By Ben Hedges AKA The Credit Shifu
United is one of the US’s big three legacy carriers. The airline brought in its new Polaris business class a few years ago which has been met with a pretty warm reception by most premium cabin travelers. I personally took a Polaris flight last year and I can tell you the bed is really comfy (Pro tip: you gotta ask for the extra mattress pad), the lounge before the flight was great, but the food, I would only rate as okay, and the presentation of the food very average! But all in all a very comfortable flight.
See my review of the flight here
That flight from London to New York cost me 60,000 United miles, plus about $300 in taxes. But after a devaluation last summer that flight now costs 80,000 miles on a saver fare. It is sad to see these opportunities getting harder to obtain, but United’s credit card bonuses do increase from time to time too, and right now there is a bonus on the market that would cover you for that one way flight or other similar itineraries. That is the new 100,000 United mile bonus on the United℠ Business Card from Chase. In this article we will go through the bonus and some of my views on the card.
Spend $5000 in the first three months you have the card open to get 100,000 United miles. If we use a Points Guy valuation (1.45 cents pp) that works out at $1450 in average value. The Points Guy does skew his valuations towards economy bookings though, so if you used the points to book Polaris, you would get a lot more value than that. My flight last year would have cost $4000 and you can get the same flight for 80k miles, so that would be a value of 5 cents per mile.
Just remember Chase has the following small print about this bonus: This bonus offer is available to you if you do not have this card and have not received a new Cardmember bonus for this card in the past 24 months.
So if you have had the card before and canceled it, you may want to just check how long ago that was before you apply.
Rewards Earning Rates
Here are the rewards rates on the United Business Card:
7x on United Flights (5x for being a member of Milage Plus and 2x from the card)
2x on other United purchases
3x on hotel stays booked through United Hotels
2x on gas, dining (includes delivery), office supply, local transit (includes ride share), taxicabs, train tickets, tolls and mass transit
1x on everything else
You also get given 5000 bonus miles each card anniversary.
You get 2 one time United Club passes per year, which United says is $100+ in value
Your first checked bag is free (United cites $140 per round trip as the value for this)
$100 United credit after you purchase 7 United flights of $100 or more each year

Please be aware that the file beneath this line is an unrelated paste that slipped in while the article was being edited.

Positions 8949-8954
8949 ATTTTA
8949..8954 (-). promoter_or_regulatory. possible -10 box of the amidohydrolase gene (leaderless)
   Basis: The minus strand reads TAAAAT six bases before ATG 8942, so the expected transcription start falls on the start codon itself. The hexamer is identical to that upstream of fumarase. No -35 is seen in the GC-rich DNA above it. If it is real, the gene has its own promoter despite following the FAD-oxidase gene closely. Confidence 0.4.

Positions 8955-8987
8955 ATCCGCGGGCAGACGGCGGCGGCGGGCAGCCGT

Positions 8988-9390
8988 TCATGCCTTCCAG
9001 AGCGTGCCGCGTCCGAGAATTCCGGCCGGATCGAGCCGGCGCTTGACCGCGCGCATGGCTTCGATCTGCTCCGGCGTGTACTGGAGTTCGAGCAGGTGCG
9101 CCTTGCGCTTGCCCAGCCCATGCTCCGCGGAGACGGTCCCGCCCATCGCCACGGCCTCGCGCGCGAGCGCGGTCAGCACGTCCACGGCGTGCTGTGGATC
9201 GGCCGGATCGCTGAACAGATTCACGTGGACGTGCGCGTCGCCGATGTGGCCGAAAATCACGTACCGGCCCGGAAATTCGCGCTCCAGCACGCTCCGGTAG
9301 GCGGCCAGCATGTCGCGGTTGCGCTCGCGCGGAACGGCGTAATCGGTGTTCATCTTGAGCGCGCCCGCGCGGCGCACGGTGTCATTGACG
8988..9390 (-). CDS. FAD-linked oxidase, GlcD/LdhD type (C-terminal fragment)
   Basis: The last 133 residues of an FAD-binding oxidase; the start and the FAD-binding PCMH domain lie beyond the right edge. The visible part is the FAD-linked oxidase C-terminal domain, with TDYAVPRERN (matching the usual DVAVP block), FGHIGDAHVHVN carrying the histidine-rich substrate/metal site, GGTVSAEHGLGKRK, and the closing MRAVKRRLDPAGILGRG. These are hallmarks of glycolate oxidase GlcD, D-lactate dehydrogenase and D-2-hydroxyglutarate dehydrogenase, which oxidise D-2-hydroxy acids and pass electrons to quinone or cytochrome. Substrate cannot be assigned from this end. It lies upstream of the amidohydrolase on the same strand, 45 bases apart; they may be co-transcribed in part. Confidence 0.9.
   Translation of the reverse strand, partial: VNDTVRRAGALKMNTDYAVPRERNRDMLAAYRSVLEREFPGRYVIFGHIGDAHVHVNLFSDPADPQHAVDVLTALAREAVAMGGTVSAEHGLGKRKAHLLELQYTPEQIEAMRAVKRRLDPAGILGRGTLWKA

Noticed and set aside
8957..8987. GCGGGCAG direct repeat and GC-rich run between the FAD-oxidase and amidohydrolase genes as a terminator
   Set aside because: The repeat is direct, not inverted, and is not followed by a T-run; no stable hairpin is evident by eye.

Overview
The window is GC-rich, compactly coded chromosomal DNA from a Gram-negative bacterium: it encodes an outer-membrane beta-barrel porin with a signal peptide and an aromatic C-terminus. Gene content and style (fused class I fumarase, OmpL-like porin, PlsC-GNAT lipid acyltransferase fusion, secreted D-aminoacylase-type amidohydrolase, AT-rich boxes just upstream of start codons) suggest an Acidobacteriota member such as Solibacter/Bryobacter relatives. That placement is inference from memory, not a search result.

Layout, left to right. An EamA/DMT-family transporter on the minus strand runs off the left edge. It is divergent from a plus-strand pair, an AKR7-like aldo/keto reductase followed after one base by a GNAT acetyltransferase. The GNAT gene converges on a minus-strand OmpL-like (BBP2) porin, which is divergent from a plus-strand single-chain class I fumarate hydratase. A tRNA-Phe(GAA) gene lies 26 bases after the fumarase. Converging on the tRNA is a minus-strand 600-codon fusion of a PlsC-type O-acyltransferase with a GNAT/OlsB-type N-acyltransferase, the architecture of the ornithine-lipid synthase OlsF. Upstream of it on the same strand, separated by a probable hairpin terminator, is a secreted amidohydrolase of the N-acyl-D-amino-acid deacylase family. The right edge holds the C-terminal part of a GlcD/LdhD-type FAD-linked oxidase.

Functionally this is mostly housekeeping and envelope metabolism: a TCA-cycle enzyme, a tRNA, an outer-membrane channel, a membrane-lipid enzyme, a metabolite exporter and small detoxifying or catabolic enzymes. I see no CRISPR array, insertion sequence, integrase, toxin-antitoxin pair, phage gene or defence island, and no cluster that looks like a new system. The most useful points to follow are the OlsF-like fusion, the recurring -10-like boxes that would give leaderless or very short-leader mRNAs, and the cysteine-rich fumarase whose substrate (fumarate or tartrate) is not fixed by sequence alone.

25% back on United inflight food and drink (plus premium food and drink at United Club)
Earn 25 Premier Qualifying Points for every $500 you spend (Up to 1000 PQP/year)
Annual Fee $99
If you know you will fly United on an economy ticket at least once per year, and you don’t have a status that would get you into the United Club, then using the 2 United club passes is an easy way of offsetting the annual fee and thus making the card pay for itself. Actually even the 5000 miles you get given each anniversary if you keep the card open beyond year one are worth $72.50 (using 1.45 cents each as the value), so that takes you ¾ of the way to offsetting that $99 AF too. Thus you will essentially be getting the other benefits like free checked bags, priority boarding etc… for free.
The point earning categories could be better. This is really just a 2x card, even though they say 7x on United, (5x of that comes from being a Mileageplus member, not from the card itself). However I will say it is a broad set of categories you can earn that 2x on. So in my opinion it is still a decent card and now is a great time to get it, due to the inflated bonus. If you want something more flexible I recommend the Chase Ink Preferred Business card that also currently has a 100k Chase points bonus (for spending $8000 in three months), which can be transferred to United or a load of other Airlines and Hotels.
Learn more on the United℠ Business Card
Learn more on the Ink Business Preferred® Credit Card
These are business credit cards, however with Chase you can apply using your personal Social Security Number instead of an Employer Identification Number (EIN). Thus anyone who works as in independent contractor (i.e. gets a 1099 form at the end of the year) will be able to apply for business credit cards from Chase.